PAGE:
By CNN Terrorism Analyst Paul Cruickshank
New details emerged in federal court in Brooklyn on Monday of a plan al Qaeda hatched in the summer of 2008 to bomb the Long Island Railroad.
Bryant Neal Vinas, a confessed American al Qaeda operative who joined the terrorist network in Pakistan's tribal areas in March 2008, provided details of a plan for a suicide bomber to detonate explosives aboard a Long Island Railroad train as it entered a tunnel on the commuter line to create maximum devastation.
Vinas was testifying in the trial of Adis Medunjanin, a U.S. citizen of Bosnian descent, who is charged with involvement in an al Qaeda plot to bomb New York's subways in September 2009. U.S. authorities allege the 2009 plot was orchestrated by Saleh al Somali and other senior al Qaeda operatives. Vinas and Medunjanin never met.
Vinas revealed in court that he suggested the idea of attacking the railroad to al Qaeda operatives while he was in one of the group's encampments in the Federally Administered Tribal Areas of Pakistan. Vinas said his idea was for an al Qaeda operative to leave a suitcase bomb with a timer on a train and then exit at a station before the device exploded.
Vinas also suggested an attack on a Wal-Mart store in which an al Qaeda operative would purchase a television and return it to the store after placing a bomb inside. Vinas testified that such an attack would create a big economic fallout in the United States.
Vinas testified that he drew a map for a senior figure in al Qaeda, Younis al Mauretani, showing all the LIRR train lines. Mauretani decided the best scheme would be to launch a suicide bombing on a train as it entered a tunnel. And he told Vinas that preferably a white operative with Western travel documents would be tasked to carry out the attack.
Vinas claimed that he only suggested the plot to al Qaeda, and was not himself going to return to the United States to carry it out. He was later arrested in the Pakistani city of Peshawar. Vinas said no final decision was made about the LIRR plot. The idea to bomb a Wal-Mart store was ultimately rejected by al Qaeda.
Al Mauretani was then one of al Qaeda's rising stars. According to a senior U.S. counterterrorism official, Mauretani was offered the opportunity to take charge of al Qaeda's external operations the previous year but had turned down the position. Mauretani then collaborated closely with the Libyan operative Atiyah abd al Rahham, who by the late 2000s had emerged as day-to-day commander of global operations for the terrorist network.
Mauretani was arrested by Pakistani authorities in Quetta in August 2011.
In several hours of testimony, Vinas also revealed new details of his recruitment by al Qaeda and his interactions with al Qaeda commanders in the tribal areas of Pakistan.
He described how, through contacts he made in Lahore, he was able to join a militant outfit conducting border raids against against U.S. and Afghan troops in Afghanistan less than two weeks after flying in to Pakistan. He testified the group was commanded by a Pakistani militant called Shaah Saab whose fighters were based in Peshawar and in the Mohmand Tribal Agency. Saab's group reportedly had ties to the Pakistani militant group Lashkar e Taiba.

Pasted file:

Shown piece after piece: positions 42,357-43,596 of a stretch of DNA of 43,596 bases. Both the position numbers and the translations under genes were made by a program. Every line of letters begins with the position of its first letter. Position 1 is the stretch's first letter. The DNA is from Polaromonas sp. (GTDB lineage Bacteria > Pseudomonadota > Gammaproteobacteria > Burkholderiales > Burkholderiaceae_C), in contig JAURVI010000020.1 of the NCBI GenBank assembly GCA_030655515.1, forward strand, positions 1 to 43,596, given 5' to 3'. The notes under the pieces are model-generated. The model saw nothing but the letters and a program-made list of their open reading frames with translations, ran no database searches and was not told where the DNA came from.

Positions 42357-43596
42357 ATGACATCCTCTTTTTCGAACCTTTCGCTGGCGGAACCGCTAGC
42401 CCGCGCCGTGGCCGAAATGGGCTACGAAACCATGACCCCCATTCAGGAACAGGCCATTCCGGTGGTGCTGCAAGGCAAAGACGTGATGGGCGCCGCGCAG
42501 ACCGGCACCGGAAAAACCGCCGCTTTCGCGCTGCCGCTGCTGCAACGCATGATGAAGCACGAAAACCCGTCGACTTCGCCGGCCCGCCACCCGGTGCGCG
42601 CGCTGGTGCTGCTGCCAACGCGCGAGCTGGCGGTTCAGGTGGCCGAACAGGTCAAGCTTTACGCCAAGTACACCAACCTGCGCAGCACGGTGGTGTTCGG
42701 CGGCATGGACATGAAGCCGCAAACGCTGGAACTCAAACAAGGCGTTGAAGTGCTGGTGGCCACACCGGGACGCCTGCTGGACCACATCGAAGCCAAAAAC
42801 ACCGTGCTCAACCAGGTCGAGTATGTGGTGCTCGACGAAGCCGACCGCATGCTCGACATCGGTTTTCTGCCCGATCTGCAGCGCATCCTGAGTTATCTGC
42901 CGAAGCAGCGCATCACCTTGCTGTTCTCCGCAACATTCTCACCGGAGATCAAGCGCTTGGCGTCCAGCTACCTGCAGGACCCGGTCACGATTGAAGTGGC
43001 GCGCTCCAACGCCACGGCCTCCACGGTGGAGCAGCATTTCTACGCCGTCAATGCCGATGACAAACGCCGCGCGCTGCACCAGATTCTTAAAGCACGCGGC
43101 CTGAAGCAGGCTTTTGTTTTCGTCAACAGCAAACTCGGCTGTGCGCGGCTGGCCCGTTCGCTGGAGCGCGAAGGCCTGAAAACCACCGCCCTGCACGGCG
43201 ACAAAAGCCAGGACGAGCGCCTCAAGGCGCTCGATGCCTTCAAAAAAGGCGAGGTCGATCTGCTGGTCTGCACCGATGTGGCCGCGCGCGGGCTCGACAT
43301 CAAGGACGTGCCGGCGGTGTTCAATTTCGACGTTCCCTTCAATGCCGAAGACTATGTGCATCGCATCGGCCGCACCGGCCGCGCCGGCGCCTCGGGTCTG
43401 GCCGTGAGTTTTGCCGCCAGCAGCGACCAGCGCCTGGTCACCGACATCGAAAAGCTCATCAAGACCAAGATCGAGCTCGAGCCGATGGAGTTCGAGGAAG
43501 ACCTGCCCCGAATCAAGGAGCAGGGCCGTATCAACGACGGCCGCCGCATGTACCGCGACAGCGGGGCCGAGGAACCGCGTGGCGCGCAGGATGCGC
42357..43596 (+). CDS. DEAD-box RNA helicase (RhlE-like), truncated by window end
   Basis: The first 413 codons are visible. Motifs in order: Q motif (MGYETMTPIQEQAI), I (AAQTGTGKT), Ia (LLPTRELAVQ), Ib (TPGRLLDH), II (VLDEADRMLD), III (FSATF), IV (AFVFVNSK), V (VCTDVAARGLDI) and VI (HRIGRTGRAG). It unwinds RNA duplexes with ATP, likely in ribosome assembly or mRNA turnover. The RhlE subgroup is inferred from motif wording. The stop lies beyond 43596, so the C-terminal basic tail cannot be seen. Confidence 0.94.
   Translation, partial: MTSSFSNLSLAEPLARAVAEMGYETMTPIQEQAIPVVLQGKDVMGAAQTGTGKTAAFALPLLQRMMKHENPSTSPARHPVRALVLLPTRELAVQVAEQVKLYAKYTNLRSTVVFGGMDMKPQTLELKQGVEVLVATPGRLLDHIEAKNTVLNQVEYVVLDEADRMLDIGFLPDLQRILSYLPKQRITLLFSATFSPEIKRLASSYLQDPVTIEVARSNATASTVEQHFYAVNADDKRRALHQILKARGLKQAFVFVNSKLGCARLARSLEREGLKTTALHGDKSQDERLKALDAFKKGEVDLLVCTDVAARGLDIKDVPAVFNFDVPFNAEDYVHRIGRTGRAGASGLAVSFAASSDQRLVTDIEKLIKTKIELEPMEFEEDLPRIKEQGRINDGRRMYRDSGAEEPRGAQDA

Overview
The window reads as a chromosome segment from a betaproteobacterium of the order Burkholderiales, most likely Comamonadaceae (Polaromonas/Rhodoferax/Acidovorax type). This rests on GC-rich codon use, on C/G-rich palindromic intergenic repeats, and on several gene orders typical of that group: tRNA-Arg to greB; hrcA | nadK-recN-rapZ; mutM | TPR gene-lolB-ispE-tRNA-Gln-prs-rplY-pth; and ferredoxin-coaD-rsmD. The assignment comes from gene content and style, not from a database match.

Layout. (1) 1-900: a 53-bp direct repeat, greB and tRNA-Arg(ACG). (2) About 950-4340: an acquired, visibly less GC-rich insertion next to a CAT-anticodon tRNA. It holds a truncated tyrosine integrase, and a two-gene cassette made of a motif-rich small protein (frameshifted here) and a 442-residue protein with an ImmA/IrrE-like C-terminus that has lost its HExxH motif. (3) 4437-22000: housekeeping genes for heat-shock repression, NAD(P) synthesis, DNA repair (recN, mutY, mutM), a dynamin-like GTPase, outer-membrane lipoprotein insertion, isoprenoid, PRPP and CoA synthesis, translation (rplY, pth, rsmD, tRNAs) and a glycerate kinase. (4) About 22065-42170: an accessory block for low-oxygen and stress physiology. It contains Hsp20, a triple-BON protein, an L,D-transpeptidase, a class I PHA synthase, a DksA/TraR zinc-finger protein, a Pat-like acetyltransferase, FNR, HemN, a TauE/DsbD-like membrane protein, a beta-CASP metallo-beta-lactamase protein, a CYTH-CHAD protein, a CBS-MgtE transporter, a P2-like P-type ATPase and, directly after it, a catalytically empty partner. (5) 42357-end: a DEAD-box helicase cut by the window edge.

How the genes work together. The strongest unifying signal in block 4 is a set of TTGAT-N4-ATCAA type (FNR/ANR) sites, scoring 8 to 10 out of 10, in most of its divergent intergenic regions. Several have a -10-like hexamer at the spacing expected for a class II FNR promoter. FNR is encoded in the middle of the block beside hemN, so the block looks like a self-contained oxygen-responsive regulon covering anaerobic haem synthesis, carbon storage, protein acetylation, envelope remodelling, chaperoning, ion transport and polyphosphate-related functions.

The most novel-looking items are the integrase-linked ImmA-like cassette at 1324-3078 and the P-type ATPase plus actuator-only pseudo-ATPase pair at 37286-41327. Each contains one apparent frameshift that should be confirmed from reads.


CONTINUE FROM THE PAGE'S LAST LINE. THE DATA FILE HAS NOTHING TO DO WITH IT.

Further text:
Vinas left the group in December 2007 after becoming frustrated that he was not receiving the training he wanted. He also said he found out that the group had links to the ISI, Pakistan's intelligence services. "I didn't want to do ISI's dirty work," Vinas testified.
Saab was reportedly executed the next year after being captured in a confrontation with a rival militant group.
After many frustrating attempts, Vinas described finally connecting with al Qaeda in the tribal areas of Pakistan. He described attending three training courses inside mud huts in the mountains and meeting with some of the top leaders of the terrorist group, including the Egyptian Mustafa abu al Yazid, the Libyans Atiyah abd al Rahman and Abu Yayha al Libi, and Saleh al Somali, an East African operative who Vinas testified was the "senior emir for the international operations program."
During the summer of 2008, Vinas described joining an al Qaeda expedition to fire rockets on a U.S. base in Afghanistan near the Pakistani border. Vinas said he was tasked with climbing a nearby hill to watch out for Pakistani helicopters as the group fired four rockets at the American base. The rockets all missed their target.
Vinas testified he began to resent al Somali, after the al Qaeda commander blocked him from traveling to Peshawar to wire money to his "girlfriend" in Cuba. Vinas had met her several years previously on a trip to the Caribbean island. Vinas testified that he appealed to Yazid, who overruled al Somali, and gave him permission to travel to Peshawar.
Vinas pleaded guilty in January 2009 to helping al Qaeda plan a bomb attack on the Long Island Railroad and has yet to be sentenced.